Hold on guys. There is a way to check if the copy has been performed the way OP asked.
apitest shows how to issue a fence and wait for it. The first time it checks if the fence has been signaled. The second time it tries again but flushing the queue since the driver may not have processed the copy yet (thus the GPU hasn't even started the copy, or whatever you're waiting for. If we don't flush, we'll be waiting forever. aka deadlock)
Of course if you want to just check if the copy has finished, and if not finished then do something else: you just need to do the 'wait' like the first time (i.e. without flushing), but using waiting period of zero (so that you don't wait, and get a boolean-like response like OP wants). We do this in Ogre to check for async transfer's status.
As with all APIs that offer fences (D3D12, Vulkan, OpenGL), the more fences you add, the worse it becomes for performance (due to the added hardware and driver overhead of communicating results, synchronizing, and keeping atomicity). Use them wisely. Don't add fences "just in case" you think you'll want to query for the transfer status. If you have multiple copies to perform, batch them together and then issue the fence.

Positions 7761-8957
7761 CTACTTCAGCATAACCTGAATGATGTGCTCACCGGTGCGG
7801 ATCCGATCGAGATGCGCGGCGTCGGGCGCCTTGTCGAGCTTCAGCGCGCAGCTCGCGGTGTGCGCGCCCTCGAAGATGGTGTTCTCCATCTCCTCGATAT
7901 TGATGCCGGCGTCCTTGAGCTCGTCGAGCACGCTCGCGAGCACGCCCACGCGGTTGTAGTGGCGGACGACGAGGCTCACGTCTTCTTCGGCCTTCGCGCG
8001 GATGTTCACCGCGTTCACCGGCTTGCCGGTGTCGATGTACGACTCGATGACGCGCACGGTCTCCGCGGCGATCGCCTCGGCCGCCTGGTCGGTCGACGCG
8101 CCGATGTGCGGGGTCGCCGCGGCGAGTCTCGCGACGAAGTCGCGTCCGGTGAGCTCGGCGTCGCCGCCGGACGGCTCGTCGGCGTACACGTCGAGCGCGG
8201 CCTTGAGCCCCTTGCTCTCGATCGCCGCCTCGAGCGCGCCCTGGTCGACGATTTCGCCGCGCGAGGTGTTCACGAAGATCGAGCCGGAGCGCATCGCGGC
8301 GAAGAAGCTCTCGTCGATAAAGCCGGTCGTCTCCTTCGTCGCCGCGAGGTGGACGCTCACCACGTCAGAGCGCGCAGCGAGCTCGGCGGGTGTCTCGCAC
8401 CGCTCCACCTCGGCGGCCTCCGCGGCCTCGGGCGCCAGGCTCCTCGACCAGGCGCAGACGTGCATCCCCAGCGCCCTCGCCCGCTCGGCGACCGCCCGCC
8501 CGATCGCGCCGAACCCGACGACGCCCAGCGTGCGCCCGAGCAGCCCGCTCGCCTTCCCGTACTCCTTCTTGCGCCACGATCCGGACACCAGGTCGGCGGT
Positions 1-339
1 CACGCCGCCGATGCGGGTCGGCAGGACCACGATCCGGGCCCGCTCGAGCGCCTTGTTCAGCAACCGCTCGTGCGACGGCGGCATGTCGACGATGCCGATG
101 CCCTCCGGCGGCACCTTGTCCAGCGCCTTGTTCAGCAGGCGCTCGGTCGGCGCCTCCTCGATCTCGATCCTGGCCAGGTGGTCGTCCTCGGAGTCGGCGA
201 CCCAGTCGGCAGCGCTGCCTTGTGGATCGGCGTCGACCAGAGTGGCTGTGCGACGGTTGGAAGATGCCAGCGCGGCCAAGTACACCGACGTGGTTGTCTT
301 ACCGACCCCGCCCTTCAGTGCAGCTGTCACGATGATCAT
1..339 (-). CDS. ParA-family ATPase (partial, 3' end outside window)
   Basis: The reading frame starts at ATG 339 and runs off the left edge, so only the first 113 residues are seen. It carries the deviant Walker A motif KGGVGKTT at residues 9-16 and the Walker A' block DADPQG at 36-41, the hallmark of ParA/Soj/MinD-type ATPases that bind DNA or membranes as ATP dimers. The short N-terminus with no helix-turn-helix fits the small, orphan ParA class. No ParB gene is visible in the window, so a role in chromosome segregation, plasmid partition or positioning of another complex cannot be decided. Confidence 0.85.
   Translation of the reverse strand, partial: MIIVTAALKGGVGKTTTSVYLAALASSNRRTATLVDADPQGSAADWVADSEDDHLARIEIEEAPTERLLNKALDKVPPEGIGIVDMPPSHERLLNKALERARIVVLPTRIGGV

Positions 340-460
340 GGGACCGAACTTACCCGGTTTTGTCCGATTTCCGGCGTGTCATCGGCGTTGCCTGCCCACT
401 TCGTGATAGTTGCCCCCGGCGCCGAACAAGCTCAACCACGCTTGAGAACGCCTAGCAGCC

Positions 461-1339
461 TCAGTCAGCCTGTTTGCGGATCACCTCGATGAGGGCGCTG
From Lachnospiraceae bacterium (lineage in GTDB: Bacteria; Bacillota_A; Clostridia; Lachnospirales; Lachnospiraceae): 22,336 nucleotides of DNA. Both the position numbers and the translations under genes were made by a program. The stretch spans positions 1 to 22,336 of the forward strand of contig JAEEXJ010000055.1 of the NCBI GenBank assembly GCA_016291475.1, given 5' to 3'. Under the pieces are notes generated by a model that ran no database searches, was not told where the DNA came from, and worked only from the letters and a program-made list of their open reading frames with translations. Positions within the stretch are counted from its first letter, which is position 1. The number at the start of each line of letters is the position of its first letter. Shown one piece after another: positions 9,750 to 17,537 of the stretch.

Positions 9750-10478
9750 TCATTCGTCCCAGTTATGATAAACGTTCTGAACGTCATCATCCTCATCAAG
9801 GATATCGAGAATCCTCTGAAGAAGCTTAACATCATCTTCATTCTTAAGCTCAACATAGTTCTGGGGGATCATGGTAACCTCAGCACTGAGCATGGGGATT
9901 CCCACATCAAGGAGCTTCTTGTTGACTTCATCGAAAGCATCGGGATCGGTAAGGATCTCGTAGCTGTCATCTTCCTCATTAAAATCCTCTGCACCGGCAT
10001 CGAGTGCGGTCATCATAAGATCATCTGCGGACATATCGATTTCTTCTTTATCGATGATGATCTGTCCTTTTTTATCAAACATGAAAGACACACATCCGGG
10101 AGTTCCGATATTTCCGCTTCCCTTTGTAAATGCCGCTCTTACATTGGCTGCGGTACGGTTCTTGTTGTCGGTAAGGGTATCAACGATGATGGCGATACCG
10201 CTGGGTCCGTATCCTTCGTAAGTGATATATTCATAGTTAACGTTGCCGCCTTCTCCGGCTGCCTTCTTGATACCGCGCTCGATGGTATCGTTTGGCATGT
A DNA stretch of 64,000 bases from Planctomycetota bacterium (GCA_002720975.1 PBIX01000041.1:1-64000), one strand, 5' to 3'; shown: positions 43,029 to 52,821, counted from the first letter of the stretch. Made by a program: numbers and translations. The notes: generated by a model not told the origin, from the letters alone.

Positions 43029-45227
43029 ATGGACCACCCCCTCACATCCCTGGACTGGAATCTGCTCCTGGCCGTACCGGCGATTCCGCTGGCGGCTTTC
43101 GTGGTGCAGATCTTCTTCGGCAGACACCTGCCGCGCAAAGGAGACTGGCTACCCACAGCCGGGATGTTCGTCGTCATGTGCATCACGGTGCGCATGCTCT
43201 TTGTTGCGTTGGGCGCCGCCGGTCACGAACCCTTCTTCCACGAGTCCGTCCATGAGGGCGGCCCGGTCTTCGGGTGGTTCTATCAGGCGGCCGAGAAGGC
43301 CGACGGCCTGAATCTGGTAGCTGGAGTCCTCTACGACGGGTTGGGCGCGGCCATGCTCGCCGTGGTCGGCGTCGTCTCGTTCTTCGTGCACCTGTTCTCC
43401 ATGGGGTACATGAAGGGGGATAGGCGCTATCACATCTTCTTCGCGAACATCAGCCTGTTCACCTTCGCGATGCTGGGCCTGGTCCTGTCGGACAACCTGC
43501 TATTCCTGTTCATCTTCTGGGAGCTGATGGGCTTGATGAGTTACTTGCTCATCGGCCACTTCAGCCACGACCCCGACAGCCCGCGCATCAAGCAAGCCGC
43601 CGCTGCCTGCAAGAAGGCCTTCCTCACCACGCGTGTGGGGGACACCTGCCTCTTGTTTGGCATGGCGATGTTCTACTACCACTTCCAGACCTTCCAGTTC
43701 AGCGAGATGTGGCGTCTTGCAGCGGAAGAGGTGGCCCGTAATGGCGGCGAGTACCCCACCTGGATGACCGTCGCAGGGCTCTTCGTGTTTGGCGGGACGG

I'd like to do this in order not to try to draw it before the upload is complete, as this halts the program (and a lag spike is felt).
Calling glDraw* family of functions won't stall because it's also asynchronous. I can't think of a scenario where the API will stall because an upload isn't complete yet. You usually need to check if a download (i.e. GPU->CPU) is completed before you map the buffer to avoid stalling (unless you use unsynchronized or persistent mapping flags; in such case it won't stall but you still need to check if the copy is complete to avoid a hazard)